3. Universal Design

    The idea behind universal is that it meets many kinds of needs and is usable by most people. Because it's not specifically-designed around a particular type of disability, the design may not be ideal for any one person. Universal plans work well for multi-generational or multi-ability level households.

    A great example of universal design is moving several outlets two to three feet above the floor so that you don't have to bend over to plug something in. 

    A universal home may also be generally accessible but have one suite that is more accessible than the rest of the house. It may have one bathroom that has a walk-in tub, grab bars next to the toilet. You may have a ramp on one of the entrances. 

    Choosing an Accessible Home

    When selecting an accessible home, it's important to realize there may be overlap in how these terms are used. Inspect the home yourself to see if it meets your needs now and into the future. For more tips for the savvy homebuyer, follow our blog.




    Categories: Uncategorized  


    Posted by Lauren Davis on 3/24/2021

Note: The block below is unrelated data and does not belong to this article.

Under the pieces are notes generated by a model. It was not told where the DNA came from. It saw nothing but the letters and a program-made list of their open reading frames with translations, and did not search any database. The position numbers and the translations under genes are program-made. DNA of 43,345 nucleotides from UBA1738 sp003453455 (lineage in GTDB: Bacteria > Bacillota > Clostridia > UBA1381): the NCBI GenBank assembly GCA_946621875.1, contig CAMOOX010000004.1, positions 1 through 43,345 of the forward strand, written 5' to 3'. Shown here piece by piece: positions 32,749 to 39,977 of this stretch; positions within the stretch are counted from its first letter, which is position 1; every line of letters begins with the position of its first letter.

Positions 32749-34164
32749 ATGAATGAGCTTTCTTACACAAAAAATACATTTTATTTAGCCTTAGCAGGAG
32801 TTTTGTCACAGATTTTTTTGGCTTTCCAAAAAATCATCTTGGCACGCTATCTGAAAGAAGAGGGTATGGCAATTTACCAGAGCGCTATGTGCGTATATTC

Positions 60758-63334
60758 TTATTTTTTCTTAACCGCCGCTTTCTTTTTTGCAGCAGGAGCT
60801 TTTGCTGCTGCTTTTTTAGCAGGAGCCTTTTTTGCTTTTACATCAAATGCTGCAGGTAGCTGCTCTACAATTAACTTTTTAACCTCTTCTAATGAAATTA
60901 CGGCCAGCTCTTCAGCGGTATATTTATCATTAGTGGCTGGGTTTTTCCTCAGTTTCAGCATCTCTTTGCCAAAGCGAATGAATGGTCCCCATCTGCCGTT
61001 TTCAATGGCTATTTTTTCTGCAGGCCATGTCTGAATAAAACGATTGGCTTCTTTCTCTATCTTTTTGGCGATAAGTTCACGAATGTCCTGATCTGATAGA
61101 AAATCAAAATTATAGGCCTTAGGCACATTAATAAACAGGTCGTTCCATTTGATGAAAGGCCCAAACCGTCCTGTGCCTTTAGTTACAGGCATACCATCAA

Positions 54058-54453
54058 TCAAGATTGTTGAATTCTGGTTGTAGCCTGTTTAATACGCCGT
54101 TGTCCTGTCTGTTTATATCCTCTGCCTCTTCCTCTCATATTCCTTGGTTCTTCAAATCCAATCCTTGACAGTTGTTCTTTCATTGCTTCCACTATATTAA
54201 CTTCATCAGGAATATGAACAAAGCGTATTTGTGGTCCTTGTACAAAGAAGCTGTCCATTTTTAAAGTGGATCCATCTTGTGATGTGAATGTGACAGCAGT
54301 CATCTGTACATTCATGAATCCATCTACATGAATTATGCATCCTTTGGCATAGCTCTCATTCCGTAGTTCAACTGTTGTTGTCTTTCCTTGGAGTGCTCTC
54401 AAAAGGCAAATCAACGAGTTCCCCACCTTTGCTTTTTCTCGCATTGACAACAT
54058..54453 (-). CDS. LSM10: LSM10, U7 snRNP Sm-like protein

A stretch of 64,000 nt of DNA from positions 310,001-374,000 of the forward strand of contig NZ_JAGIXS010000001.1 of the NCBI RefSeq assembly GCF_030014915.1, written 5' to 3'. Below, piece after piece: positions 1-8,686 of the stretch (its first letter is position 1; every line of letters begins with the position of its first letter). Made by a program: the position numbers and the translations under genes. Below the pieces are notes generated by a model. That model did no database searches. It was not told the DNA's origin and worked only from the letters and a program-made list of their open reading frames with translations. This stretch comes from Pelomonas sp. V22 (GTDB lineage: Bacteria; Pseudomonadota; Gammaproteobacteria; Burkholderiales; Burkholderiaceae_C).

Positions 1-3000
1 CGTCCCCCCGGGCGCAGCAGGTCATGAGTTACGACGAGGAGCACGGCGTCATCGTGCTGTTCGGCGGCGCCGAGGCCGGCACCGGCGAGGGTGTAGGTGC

Photo by Mohamed Hassan via Pixabay

    If you're like many Americans, your home is your biggest asset. And if you're thinking of selling your home to use the profits for a new home, sending the kids off to college or simply adding it to a retirement fund, there are a few things you may want to avoid to make sure your home sells. 

     Setting the Price too High

    Some sellers make the mistake of thinking their home is worth more than comparable properties. A lot of times, living in the home and becoming attached to it may cause an overestimation of the value of upgrades or dismissal of the lower price tag of similar homes with similar features.

    When you price a house too high, though, the property may stay longer on the market and go through several price reductions before it finally attracts interested buyers. And if you happen to be in a new home already, you might be paying two mortgage payments while waiting for a buyer to place an offer. Putting the right price on your home helps ensure buyer interest and a quick sale.

    Neglecting to Order a Pre-inspection